Microsoft is finding a new leader for its larger China business. Yang Hou, a former senior vice president at Qualcomm, will take over as chair and chief executive officer of the Microsoft Greater China region, according to an agency statement released Monday.
After eight years at Qualcomm where he led sales and business development, Hou will lead strategy, sales and management for Microsoft in the Greater China region. The announcement said Hou credited with increasing threeX earnings for Qualcomm’s semiconductor business and building partnerships in China’s smartphone, industrial and automotive industries.
After graduating from the University of Michigan and Peking University, Hugh was a local resident of northeastern China, holding five-year tenure at McKinsey & Company. Crozier returned to Microsoft in 1994 and will officially deliver the torch to Howe in July. His next move has not yet announced.
Crozier is resigning at a time when China is racing to overtake the United States as a world technology leader. The ongoing US-China trade dispute has shaken the global supply chain to push American hardware manufacturers to increase production costs. Meanwhile, a number of U.S. successor giants are returning their presence to China, where historically they have maintained research teams had better understand the advanced Chinese market.
In 2019, Oracle laid off hundreds of employees at its research and development center in China. Former employees told TechCrunch that IBM closed its research and development center in China after 25 years, partly due to rising labor costs last year. Microsoft Counterpart, Microsoft Research Asia, widely respected and considered a “waste point” by Chinese artificial intelligence scientists. Notable alumni include Zhang Yiming, founder of ByteDance, and Unicorn Momenta, Autonomous Driving.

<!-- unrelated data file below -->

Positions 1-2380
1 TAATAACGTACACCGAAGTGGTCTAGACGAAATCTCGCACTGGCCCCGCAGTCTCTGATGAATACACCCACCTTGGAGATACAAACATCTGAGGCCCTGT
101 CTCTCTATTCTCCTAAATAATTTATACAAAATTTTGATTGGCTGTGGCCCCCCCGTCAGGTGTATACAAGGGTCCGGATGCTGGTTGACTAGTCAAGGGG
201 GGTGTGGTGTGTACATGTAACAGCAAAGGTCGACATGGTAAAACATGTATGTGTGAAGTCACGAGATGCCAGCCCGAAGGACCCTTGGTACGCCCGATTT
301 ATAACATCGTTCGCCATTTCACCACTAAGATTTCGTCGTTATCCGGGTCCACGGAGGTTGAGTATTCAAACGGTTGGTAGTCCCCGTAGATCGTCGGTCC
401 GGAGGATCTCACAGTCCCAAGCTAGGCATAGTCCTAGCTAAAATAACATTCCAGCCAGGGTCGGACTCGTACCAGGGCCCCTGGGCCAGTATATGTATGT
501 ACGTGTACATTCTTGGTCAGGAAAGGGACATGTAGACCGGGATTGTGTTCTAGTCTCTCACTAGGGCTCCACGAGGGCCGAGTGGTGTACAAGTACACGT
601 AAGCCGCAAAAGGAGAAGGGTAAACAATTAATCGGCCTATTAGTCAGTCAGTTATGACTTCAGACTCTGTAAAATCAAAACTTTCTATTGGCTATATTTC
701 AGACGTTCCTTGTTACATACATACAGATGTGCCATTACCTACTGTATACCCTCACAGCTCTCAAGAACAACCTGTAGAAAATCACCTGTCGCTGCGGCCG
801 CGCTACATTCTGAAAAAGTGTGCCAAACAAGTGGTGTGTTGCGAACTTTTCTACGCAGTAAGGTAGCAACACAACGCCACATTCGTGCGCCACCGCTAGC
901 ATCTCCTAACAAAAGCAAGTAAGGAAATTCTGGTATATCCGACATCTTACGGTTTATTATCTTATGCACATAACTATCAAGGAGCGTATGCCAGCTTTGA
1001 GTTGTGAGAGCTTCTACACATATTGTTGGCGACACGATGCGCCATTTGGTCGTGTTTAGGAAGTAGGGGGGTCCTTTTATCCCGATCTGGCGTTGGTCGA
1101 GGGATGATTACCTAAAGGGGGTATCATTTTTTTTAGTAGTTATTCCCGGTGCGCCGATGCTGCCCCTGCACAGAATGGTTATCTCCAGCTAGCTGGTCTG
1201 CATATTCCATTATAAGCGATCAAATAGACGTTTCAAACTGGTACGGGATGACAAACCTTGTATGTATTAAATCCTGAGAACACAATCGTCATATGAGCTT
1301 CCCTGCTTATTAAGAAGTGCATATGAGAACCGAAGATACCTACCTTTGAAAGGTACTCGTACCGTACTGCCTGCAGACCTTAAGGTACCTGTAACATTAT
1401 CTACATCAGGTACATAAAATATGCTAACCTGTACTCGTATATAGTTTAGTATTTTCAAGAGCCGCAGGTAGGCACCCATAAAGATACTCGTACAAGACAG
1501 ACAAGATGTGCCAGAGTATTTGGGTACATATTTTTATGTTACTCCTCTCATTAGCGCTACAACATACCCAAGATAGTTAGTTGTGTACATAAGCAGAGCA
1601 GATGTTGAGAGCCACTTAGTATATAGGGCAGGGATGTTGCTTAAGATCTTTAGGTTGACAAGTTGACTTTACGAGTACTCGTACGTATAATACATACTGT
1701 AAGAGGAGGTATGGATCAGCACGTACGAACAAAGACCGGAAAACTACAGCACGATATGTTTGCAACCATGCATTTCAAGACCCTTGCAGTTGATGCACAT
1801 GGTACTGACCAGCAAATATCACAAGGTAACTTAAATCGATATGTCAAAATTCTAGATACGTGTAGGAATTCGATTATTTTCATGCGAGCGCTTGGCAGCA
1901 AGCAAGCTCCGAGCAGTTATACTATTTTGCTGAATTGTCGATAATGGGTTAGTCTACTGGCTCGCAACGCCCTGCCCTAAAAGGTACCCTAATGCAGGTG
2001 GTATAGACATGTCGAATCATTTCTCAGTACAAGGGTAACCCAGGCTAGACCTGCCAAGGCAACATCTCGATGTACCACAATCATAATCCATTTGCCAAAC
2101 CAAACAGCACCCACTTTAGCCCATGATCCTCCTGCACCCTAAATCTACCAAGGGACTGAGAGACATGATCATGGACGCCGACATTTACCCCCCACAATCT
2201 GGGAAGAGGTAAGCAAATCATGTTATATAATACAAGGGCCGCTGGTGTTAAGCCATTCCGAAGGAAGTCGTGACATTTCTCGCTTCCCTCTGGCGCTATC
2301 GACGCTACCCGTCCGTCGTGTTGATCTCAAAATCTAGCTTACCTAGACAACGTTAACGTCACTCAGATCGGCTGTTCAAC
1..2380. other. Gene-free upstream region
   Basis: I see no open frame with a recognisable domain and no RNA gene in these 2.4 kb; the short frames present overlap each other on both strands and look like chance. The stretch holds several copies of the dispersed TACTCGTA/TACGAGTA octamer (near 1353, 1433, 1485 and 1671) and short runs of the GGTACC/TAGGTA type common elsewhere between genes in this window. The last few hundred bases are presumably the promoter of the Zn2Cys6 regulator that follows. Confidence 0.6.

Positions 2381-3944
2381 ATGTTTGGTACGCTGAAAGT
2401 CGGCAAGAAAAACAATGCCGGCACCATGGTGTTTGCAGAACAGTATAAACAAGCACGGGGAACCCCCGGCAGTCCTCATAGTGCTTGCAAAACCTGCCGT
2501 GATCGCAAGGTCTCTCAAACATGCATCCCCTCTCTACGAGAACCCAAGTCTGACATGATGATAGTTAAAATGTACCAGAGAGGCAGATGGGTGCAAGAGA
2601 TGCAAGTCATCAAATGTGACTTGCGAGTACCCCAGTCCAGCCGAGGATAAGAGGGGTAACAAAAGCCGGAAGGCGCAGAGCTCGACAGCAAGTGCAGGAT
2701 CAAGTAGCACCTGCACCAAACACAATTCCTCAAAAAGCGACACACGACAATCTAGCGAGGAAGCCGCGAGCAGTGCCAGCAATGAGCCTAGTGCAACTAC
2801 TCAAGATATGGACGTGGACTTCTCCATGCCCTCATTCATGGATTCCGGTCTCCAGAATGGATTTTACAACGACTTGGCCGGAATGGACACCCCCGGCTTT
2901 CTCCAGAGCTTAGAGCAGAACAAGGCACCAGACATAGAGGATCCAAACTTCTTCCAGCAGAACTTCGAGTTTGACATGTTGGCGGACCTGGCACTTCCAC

Compared to its reputation in China’s tech industry, Microsoft’s earnings in China are moderate because of affluent piracy and competition. In a 2018 interview, former Microsoft CEO Steve Ballmer said that 90% of companies in China are using the Microsoft operating system but only 1% is paying for it. On the new business front, Microsoft has tried to block Chinese enterprises with its Azure cloud-computing product, but so far, it has challenged by domestic players Alibaba, Tencent and Huawei.
China, or less than percentage 2 billion, contributed less than $2 of Microsoft’s annual revenue, President Brad Smith said in January 2020. Like other foreign technology firms operating in China, Microsoft are often caught in the middle between local authorities and speech advocates. The Chinese government for censoring content that considered sensitive has criticized both its professional social networks LinkedIn and search engine Bing.
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